I am happy to report that my proposed performance evaluation and measurement framework was well received and approved by the board of directors.
The next step in this project is to develop operational strategies and tactics to get the framework running. Part of this work entails reviewing existing business practices to determine whether or not they will support the framework. Read more
The California Fisheries Fund is definitely still a start-up. The rapid changes of direction; the nebulous defined roles and responsibilities and the need for self-starters to go through their days doing just that.
Even over the short seven weeks I have been with the CFF, I have experienced the turmoil that goes with working in this kind of fast-paced environment. Right now I feel as if I could throw out half of the draft fund operations manual I was given when I started and in fact, have been trying to do just that with my work on defining, refining and updating our mission performance metrics. Read more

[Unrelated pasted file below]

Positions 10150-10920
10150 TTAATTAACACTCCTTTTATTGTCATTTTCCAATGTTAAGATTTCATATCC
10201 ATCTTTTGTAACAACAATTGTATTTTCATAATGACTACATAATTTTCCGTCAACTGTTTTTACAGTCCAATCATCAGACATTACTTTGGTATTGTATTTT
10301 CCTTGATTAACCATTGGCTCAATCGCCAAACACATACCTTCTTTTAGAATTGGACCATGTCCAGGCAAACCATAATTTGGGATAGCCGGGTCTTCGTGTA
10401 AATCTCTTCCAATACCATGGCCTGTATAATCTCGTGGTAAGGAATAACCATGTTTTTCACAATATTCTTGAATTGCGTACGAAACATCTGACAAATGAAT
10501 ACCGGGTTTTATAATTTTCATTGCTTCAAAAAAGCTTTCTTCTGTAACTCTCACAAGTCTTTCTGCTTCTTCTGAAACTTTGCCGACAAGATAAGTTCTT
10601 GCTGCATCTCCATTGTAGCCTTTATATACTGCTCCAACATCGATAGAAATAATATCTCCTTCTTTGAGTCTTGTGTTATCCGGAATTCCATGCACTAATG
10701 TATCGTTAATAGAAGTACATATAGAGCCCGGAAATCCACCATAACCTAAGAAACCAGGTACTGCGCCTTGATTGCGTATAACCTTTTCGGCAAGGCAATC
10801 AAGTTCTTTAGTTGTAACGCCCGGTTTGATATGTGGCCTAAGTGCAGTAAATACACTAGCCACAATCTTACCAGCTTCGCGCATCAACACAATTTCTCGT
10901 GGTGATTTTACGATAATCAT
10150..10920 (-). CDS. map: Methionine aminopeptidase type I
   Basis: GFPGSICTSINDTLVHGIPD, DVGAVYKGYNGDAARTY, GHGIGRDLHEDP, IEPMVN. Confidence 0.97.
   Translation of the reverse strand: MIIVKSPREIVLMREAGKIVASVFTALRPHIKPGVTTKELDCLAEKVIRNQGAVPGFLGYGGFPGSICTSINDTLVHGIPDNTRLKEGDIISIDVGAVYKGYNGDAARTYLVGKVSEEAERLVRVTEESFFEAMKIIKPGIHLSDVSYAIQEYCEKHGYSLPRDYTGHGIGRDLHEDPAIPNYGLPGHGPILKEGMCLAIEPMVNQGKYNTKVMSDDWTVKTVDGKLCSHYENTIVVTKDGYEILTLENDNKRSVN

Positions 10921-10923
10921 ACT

In our class on operations management we learned about the perils of long queues in a service-oriented business and strategies to eliminate waiting time, such as reducing service time and establishing pooling efficiencies. Read more
I just returned from a field research visit to Kenya’s Coast province. The hub of the province, the town of Mombasa, is a renowned tourist mecca and jumping off point for some of the most stunning beaches East Africa has to offer.
But outside downtown Mombasa, poverty is conspicuous and sprawling. I was visiting retail pharmacy chains, large hospitals, NGOs and small-scale providers and learning about the differences in the health needs of the population there compared with inland areas.
Traditional healers on the roadside